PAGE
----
Today is Black Women’s Equal Pay Day—but the inequality that Black women face in the workplace goes far beyond pay. On average, Black women make 38% less than white men and 21% less than white women. The pay gap is not about just one single paycheck. Over the course of the average Black woman’s career, she'll earn almost a million dollars less than a white man in a similar role. This has a huge impact on Black women’s families and their ability to invest in savings, higher education, and/or property.
The pay gap ultimately widens the wealth gap: how much Black women are worth or own. The average Black woman’s net worth is less than 1% of the average white man’s. Lean In’s new report provides an in-depth look at the barriers holding Black women back at work and outlines specific steps for companies to take action. Their report offers a detailed look at the barriers holding Black women back at work. It also outlines specific steps companies should take to make sure Black women are treated fairly and given equal opportunities to learn, grow, and lead.
Read below to learn from LeanIn’s The State of Black Women in the Workplace report to see what many Black women are up against in the workplace and what your organization can do to close the pay and equity gap.
Black women are significantly underrepresented in leadership roles.
Black women are underrepresented in the workplace for many reasons. One big factor is a “broken rung” at the first critical step up to the manager position. For every 100 men promoted to manager, only 58 Black women are promoted, despite the fact that Black women ask for promotions at the same rate as men.1 And for every 100 men hired into manager roles, only 64 Black women are hired. That means there are fewer Black women to promote at every subsequent level, and the representation gap keeps getting wider.
Black women’s successes are often discounted.
When a Black woman succeeds, people often attribute her accomplishments to factors outside her control—such as affirmative action, help from others, or random chance. For example, colleagues might say things like “She only got the promotion because she’s Black” or “She was lucky to close that sale.” This reinforces a damaging stereotype that portrays Black women as less talented and competent than their peers. When these comments go unchallenged, they can prevent Black women from receiving the credit they deserve for their hard work and achievements.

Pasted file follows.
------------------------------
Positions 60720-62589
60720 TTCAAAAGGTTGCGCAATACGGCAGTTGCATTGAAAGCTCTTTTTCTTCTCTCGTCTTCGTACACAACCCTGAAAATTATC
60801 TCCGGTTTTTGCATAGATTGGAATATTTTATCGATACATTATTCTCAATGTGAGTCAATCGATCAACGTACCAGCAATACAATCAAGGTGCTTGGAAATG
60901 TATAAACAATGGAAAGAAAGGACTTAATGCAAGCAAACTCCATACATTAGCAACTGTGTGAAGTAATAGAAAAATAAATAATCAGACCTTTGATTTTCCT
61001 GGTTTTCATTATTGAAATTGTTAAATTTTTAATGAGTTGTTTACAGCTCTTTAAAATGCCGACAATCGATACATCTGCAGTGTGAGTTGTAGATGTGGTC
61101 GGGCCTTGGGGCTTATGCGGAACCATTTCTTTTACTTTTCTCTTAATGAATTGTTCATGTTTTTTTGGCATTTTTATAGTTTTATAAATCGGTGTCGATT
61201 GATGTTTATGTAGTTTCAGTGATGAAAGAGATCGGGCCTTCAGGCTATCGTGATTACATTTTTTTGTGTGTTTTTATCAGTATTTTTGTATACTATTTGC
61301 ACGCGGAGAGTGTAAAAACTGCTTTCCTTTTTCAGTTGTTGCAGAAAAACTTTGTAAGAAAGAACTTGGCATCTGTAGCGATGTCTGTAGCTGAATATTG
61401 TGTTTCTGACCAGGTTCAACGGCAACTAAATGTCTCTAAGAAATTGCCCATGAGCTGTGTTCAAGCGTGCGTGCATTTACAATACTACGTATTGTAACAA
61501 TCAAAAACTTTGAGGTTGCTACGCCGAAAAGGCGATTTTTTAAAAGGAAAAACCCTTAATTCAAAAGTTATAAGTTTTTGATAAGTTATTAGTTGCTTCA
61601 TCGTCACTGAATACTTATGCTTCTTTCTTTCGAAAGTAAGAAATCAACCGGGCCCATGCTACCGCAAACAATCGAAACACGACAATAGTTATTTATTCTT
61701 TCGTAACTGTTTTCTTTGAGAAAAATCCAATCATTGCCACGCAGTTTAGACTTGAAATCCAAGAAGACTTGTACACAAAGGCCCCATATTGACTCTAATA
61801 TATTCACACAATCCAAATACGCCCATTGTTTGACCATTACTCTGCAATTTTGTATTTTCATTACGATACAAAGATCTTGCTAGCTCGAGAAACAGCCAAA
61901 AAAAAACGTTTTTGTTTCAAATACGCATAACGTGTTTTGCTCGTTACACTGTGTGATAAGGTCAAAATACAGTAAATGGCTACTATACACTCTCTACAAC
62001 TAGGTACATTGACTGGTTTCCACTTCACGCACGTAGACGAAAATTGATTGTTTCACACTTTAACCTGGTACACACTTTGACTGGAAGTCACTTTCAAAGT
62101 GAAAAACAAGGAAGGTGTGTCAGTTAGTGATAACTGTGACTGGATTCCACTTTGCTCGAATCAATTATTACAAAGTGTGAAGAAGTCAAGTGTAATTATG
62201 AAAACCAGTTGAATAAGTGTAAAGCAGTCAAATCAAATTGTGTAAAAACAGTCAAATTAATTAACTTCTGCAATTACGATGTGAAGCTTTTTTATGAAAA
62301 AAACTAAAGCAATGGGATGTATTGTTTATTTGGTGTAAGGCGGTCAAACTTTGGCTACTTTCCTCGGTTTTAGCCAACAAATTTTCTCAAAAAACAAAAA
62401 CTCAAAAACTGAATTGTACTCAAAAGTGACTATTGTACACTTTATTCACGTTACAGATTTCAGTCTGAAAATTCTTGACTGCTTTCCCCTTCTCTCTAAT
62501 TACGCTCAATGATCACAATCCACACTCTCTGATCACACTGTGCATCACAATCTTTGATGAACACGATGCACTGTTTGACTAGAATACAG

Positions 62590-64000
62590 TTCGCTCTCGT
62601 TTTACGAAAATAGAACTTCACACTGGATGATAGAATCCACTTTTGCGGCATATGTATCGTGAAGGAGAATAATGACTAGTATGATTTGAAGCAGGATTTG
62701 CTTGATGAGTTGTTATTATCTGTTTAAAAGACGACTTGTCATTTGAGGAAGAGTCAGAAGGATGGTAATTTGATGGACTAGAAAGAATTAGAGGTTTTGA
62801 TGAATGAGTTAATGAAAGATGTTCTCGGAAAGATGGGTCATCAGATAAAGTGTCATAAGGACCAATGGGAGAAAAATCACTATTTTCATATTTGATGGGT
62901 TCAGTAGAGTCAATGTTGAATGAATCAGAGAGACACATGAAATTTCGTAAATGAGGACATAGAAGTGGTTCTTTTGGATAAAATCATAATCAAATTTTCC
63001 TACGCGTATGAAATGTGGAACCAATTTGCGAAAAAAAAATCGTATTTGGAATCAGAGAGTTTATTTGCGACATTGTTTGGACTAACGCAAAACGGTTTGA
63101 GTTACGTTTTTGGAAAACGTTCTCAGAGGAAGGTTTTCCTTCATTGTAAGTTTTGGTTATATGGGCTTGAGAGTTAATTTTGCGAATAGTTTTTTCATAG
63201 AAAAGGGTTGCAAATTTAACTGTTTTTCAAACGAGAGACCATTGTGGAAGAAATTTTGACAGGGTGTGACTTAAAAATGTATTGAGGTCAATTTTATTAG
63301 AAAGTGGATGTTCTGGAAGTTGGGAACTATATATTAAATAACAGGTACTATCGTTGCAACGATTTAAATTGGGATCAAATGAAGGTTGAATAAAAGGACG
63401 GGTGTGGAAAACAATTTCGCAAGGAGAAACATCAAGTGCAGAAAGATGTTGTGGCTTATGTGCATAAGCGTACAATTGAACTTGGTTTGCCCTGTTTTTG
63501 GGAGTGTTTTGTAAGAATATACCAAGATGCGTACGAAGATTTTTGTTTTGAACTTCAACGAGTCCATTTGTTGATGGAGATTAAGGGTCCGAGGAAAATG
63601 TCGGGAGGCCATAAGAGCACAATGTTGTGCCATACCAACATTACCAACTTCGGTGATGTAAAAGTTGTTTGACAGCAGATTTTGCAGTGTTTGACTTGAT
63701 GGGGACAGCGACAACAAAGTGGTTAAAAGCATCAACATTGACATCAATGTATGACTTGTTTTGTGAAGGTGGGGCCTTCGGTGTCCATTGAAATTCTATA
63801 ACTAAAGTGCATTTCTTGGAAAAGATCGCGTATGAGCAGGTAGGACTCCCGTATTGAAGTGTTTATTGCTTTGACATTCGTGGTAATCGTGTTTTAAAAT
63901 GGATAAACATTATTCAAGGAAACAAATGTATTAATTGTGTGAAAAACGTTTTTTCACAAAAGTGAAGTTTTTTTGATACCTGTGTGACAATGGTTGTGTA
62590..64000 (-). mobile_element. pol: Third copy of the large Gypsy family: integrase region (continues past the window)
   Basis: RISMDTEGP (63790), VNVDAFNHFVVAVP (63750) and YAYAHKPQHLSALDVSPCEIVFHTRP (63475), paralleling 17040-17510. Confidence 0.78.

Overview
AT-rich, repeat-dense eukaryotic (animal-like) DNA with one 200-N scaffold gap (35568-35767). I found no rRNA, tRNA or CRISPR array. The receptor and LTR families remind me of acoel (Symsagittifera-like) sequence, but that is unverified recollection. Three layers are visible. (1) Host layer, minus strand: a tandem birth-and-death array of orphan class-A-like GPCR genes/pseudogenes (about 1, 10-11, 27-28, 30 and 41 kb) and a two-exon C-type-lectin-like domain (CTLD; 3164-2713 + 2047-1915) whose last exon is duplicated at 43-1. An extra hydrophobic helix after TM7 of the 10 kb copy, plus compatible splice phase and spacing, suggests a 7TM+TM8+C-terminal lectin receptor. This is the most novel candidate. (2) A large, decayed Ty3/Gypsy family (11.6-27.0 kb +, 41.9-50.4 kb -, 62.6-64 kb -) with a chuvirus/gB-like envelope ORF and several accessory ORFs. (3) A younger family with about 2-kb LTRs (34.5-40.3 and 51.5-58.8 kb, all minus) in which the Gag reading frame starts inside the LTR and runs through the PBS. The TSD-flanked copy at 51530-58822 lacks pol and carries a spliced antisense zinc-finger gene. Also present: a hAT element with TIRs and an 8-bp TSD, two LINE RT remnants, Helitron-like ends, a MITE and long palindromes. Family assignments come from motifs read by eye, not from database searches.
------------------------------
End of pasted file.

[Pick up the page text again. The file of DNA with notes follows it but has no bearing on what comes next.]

Black women are less likely to get the support and access they need to advance.
Women of color, and Black women, in particular, tend to receive less support and encouragement from their managers. Compared to white women, Black women are less likely to have managers showcase their work, advocate for new opportunities for them, or give them opportunities to manage people and projects. Black women are also less likely to report that their manager helps them navigate organizational politics or balance work and personal life. This matters—employees who have consistent manager support are more likely to be promoted, and they’re also more likely to believe that they have an equal opportunity to advance.
Aside from these key factors, Black women also have difficulties receiving the proper visibility amongst key stakeholders, senior leadership, all while stomaching microaggressions and day-to-day discrimination at work. Another hurdle is being the “Only” within the workplace.